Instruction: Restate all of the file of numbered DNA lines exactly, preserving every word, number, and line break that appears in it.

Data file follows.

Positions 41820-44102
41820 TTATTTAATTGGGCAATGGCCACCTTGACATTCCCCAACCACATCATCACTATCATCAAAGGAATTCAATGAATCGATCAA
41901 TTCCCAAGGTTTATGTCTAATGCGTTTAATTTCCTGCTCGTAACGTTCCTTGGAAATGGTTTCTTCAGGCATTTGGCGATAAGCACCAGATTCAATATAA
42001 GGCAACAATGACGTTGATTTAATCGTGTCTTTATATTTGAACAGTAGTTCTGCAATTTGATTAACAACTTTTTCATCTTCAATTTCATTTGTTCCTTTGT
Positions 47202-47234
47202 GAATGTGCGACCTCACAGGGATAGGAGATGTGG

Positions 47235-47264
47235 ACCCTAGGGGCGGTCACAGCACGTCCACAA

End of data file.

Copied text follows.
Positions 41820-44102
41820 TTATTTAATTGGGCAATGGCCACCTTGACATTCCCCAACCACATCATCACTATCATCAAAGGAATTCAATGAATCGATCAA
41901 TTCCCAAGGTTTATGTCTAATGCGTTTAATTTCCTGCTCGTAACGTTCCTTGGAAATGGTTTCTTCAGGCATTTGGCGATAAGCACCAGATTCAATATAA
42001 GGCAACAATGACGTTGATTTAATCGTGTCTTTATATTTGAACAGTAGTTCTGCAATTTGATTAACAACTTTTTCATCTTCAATTTCATTTGTTCCTTTGT
Positions 47202-47234
47202 GAATGTGCGACCTCACAGGGATAGGAGATGTGG

Positions 47235-47264
47235 ACCCTAGGGGCGGTCACAGCACGTCCACAA